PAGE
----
Welcome to the mayor's office, Jim Gray. You are inheriting a Lexington-Fayette Urban County Government short on money and beset by challenges.
Despite the shortcomings that got him voted out of office, Mayor Jim Newberry did a lot to move Lexington forward. He tackled some tough issues so you won't have to.
Many difficult issues remain, though, and the stagnant economy is sure to make many of them worse. Consider last week's news about a $7.2 million shortfall for city employee health care as a sign of things to come.
Still, this is a time of great promise for Lexington. There are encouraging grass-roots efforts all over town. The Alltech FEI World Equestrian Games brought Lexington global attention, and the air seems filled with energy and possibility.
I'm sure you are getting plenty of advice, but I have some, too. Much of it comes from smart people I have talked with who know Lexington and city government quite well. Some of them didn't vote for you, but they still want you to succeed — because they want Lexington to succeed.
First, don't surround yourself with "yes" men and women. Too many politicians make that mistake and become insular, defensive and thin-skinned — and they fail. Be open with the media and the public. Don't hold grudges. Your ability to engage the community is what got you elected. Don't stop.
Many people, especially your friends and allies, will have ideas for you and requests of you. Give them honest, tactful and prompt answers. A non-answer angers most people more than a "no." You can't make everybody happy, and remember that your allies can be harsher critics than your opponents.
Seek out diverse opinions from experts and average folks. Encourage opposing viewpoints and constructive criticism, especially when it comes from people who seem to be motivated by Lexington's best interests rather than their own. Don't fall into the trap of analysis paralysis. Be prepared to deal with unpleasant surprises.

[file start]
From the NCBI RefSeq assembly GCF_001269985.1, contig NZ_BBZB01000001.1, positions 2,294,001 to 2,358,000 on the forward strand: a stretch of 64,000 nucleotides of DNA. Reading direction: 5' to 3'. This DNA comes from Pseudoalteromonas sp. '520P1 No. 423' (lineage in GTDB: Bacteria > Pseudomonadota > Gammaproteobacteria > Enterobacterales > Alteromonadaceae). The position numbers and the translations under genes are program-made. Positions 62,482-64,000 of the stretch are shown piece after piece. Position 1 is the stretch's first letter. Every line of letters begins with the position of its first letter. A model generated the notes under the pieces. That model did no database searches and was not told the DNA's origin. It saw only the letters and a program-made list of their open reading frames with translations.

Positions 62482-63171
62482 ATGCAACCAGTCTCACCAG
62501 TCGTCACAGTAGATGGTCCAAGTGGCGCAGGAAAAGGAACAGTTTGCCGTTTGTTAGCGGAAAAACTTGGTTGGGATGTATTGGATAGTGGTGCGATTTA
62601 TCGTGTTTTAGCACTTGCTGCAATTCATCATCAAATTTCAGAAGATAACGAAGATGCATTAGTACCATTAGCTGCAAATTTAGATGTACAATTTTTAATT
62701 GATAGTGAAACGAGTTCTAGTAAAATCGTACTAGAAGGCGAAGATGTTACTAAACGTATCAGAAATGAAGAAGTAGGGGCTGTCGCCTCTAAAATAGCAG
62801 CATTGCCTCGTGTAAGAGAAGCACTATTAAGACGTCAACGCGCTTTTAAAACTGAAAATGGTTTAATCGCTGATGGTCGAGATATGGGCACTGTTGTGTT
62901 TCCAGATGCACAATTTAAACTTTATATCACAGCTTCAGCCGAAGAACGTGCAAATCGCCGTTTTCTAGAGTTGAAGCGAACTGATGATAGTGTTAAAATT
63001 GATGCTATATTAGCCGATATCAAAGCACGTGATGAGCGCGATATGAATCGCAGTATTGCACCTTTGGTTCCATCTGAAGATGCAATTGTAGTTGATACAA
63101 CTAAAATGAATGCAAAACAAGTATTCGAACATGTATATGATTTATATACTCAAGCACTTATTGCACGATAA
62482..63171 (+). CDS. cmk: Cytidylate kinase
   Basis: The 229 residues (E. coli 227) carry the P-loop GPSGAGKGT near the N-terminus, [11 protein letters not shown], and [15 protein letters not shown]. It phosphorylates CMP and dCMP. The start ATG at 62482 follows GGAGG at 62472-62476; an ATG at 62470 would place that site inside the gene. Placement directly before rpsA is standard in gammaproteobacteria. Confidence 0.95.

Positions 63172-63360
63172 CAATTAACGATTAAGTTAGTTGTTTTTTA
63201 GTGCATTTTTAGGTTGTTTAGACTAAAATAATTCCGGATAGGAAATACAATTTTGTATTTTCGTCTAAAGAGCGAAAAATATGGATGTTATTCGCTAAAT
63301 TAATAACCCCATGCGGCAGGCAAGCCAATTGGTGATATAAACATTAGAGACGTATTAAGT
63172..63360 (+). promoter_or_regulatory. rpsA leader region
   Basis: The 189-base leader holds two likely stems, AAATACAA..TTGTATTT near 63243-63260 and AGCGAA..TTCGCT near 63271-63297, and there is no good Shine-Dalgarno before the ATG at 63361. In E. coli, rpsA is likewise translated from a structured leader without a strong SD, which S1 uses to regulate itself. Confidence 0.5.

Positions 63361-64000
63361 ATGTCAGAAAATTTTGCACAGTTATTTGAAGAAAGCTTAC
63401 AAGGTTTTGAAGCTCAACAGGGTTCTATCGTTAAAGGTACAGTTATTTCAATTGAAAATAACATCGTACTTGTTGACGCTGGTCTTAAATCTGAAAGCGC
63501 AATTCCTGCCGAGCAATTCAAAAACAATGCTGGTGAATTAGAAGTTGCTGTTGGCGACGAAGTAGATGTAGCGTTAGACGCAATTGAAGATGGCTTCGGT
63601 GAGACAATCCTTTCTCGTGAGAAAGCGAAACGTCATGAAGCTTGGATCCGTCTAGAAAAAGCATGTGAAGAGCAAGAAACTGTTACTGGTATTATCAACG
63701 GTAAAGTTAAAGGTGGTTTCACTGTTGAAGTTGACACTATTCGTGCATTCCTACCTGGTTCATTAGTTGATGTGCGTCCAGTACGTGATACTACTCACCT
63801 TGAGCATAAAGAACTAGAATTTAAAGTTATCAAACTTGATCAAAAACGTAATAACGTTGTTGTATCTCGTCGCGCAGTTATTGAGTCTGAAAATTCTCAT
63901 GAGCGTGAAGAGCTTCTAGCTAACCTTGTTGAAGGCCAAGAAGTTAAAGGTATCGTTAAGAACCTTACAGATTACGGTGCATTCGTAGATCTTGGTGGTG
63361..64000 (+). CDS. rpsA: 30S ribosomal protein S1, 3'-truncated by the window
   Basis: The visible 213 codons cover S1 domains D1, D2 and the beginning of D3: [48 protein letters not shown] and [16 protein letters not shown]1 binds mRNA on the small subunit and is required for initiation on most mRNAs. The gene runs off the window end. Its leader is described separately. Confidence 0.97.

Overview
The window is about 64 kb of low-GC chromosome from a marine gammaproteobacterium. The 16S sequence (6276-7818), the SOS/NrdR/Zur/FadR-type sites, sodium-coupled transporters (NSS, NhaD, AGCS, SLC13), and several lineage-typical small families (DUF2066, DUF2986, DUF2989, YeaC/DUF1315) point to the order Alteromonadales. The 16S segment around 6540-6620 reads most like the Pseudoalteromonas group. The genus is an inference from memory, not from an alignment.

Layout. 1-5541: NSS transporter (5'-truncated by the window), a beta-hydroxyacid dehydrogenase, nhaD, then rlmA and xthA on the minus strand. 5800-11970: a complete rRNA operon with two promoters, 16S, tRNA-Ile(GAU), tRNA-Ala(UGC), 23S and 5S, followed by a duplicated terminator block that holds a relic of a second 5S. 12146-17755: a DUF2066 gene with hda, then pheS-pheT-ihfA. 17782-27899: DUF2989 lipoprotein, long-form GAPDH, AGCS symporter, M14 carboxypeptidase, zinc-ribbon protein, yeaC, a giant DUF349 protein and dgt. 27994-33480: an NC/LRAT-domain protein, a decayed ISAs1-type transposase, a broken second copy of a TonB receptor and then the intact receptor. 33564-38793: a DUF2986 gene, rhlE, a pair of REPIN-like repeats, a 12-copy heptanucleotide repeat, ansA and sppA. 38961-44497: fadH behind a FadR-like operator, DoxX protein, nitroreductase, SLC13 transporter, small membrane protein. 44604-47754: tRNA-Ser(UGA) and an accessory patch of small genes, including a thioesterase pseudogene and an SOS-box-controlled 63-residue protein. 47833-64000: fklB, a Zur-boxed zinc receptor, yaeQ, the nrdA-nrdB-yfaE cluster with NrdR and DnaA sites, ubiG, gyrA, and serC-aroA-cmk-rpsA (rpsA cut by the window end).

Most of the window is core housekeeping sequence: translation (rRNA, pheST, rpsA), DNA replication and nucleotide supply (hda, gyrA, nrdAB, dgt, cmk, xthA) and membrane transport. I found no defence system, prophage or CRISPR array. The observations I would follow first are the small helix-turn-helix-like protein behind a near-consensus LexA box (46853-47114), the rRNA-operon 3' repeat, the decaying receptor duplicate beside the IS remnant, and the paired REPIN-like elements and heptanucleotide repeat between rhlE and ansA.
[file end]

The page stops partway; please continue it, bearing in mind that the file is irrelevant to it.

Don't pretend to have all of the answers, or feel like you must. Often, the best thing you can do is offer encouragement to other people's ideas and efforts. Sometimes they need city government's help; other times, they just need city government out of their way.
Look for public-private partnerships and smart ways to leverage city resources. Do more to engage the non-profit and philanthropic communities, not to mention the bright minds at the University of Kentucky, Transylvania University and Bluegrass Community and Technical College. A successful mayor is about coordination and collaboration, not control.
Reach out to Newberry's supporters. Work to build credibility with your critics. It is especially important to have a good working relationship with the Urban County Council, which should have an excellent leader in Linda Gorton, your successor as vice mayor.
You must build better relationships with council members to whom you are not close — and be prepared to distance yourself occasionally from some to whom you are close. Be a good listener. Compromise when you can, but don't be afraid to take unpopular stands when you think you must.
Everyone, including you, knows you are a better big-picture leader than a detail-oriented manager. That's not necessarily bad — and certainly better than the other way around.
Some big-picture leaders make the mistake of getting too bogged down in details, which causes them to neglect the big-picture issues where they could do the most good. Play to your strengths.
Assemble a strong leadership team. You have chosen Richard Maloney, a former council member, as chief administrative officer and Jamie Emmons, your campaign manager, as chief of staff. Both are smart and well-liked. Do they have the management skills and toughness they will need? Time will tell. Be sure they have good mentors.
You must hire (or retain) strong leaders in key jobs, because inertia is the natural tendency of any bureaucracy. Elected officials come and go, and bureaucrats know they are likely to outlast you. Change takes time and persistence. Choose resourceful leaders who will motivate city employees to do their best — and hold them accountable when they don't.
Avoid rewarding supporters with city jobs or contracts, because it will reflect badly on your biggest campaign contributor: you. Nothing will sour a "fresh start" honeymoon quicker than patronage and favoritism.
Good luck. Nobody said this would be easy.